The structure is good, the three quatrains offering distinct yet equivalent figures for the time of life of the unsuccessful and to-be-pitied lover. But the first quatrain is the boldest, and the effect of the whole is slightly anti-climactic. Within this quatrain I think I detect a thing which often characterizes Shakespeare's work within the metaphysical style: he is unwilling to renounce the benefit of his earlier style, which consisted in the breadth of the associations; that is, he will not quite risk the power of a single figure but compounds the figures. I refer to the two images about the boughs. It is one thing to have the boughs shaking against the cold, and in that capacity they carry very well the fact of the old rejected lover; it is another thing to represent them as ruined choirs where the birds no longer sing. The latter is a just representation of the lover too, and indeed a subtler and richer one, but the two images cannot, in logical rigor, co-exist. Therefore I deprecate shake against the cold. And I believe everybody will deprecate sweet. This term is not an objective image at all, but a term to be located at the subjective pole of the experience; it expects to satisfy a feeling by naming it (this is, by just having it) and is a pure sentimentalism.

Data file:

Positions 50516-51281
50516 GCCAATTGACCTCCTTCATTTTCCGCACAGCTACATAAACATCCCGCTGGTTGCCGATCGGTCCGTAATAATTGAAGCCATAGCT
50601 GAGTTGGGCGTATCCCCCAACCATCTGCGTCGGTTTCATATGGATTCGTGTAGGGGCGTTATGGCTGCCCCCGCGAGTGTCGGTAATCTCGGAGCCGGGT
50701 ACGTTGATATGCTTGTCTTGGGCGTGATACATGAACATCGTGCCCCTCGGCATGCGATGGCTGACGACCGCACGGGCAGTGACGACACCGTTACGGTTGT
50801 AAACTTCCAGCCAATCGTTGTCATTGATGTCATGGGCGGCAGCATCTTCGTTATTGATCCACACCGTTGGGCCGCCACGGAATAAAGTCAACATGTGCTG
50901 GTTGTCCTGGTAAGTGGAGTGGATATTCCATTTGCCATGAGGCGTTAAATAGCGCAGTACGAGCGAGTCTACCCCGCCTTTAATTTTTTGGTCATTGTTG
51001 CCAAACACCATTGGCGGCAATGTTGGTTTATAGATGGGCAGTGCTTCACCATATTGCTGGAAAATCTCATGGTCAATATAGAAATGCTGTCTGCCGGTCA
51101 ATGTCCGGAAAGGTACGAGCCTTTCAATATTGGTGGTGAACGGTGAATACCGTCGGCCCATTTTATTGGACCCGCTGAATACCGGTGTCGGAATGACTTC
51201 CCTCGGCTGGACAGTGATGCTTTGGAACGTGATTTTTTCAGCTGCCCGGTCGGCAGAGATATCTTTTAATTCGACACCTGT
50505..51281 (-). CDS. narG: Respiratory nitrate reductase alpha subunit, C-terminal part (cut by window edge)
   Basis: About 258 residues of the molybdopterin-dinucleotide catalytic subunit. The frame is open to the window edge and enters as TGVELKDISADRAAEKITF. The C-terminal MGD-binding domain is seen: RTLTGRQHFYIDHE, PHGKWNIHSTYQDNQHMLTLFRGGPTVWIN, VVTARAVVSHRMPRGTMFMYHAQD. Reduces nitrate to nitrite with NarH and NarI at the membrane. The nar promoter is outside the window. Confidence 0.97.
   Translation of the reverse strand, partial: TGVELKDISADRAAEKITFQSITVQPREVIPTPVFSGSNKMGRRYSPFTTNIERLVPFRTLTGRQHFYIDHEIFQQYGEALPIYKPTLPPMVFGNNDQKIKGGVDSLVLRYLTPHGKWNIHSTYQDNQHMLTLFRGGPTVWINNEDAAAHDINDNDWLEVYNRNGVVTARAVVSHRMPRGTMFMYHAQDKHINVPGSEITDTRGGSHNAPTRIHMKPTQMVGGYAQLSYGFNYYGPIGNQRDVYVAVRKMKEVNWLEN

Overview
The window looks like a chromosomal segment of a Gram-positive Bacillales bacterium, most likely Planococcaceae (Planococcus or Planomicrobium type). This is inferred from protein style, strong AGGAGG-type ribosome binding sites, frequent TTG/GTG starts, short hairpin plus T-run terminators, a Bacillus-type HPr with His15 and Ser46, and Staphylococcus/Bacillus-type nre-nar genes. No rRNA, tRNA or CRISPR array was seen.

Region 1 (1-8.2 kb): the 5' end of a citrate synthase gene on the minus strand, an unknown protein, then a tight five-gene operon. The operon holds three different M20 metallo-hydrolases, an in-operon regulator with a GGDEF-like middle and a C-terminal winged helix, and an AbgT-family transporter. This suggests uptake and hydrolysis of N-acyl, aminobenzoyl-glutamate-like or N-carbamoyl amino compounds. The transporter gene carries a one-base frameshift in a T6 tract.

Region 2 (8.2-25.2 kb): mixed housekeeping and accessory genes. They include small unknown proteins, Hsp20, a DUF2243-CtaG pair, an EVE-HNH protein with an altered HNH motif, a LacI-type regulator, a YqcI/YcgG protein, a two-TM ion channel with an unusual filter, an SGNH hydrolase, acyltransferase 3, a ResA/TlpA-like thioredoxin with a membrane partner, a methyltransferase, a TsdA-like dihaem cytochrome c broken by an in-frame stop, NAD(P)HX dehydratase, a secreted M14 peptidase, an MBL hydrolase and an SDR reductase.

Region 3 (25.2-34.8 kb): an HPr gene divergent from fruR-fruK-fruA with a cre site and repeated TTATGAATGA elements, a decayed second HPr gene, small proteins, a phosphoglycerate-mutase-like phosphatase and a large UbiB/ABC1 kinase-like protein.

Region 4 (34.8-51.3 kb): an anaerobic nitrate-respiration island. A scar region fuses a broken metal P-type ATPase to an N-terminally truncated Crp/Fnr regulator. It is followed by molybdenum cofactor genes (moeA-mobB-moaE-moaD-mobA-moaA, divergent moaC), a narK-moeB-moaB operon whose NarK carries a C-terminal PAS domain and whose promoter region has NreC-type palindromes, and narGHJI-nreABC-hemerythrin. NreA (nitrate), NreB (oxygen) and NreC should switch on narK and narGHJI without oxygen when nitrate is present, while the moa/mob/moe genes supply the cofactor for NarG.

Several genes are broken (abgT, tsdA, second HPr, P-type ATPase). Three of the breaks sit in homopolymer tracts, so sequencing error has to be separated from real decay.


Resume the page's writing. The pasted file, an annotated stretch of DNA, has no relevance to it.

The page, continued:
(John Crowe Ransom, Shakespeare at Sonnets).
How to cite this article:
Shakespeare, William. Sonnet 73. Ed. Amanda Mabillard. Shakespeare Online. 8 Dec. 2012. < http://www.shakespeare-online.com/sonnets/73detail.html >.
Berryman, John. Berryman's Shakespeare. Ed. John Haffenden. New York: Farrar, Straus And Giroux, 1999.
Feuillerat, Albert. The Composition of Shakespeare's Plays. New Haven: Yale University Press, 1953.
Forrest, H. T. S. The Five Authors of Shakespeare's Sonnets. London: Chapman & Dodd, Ltd., 1923.
Shakespeare, William. Shakespeare's Sonnets. Ed. H. Rollins. Philadelphia: J. B. Lippincott Company, 1944.
Smith, Hallett. The Tension of the Lyre. San Marino: Huntington Library, 1981.
According to Wordsworth ... The famous poet William Wordsworth wrote that "the appropriate business of Poetry, (which, nevertheless, if genuine, is as permanent as pure science), her privilege and duty, is to treat of things not as they are, but as they appear; not as they exist in themselves, but as they seem to exist to the senses, and to the passions." According to Wordsworth, Sonnet 73, for its "merits of thought and language" is one of Shakespeare's greatest poems.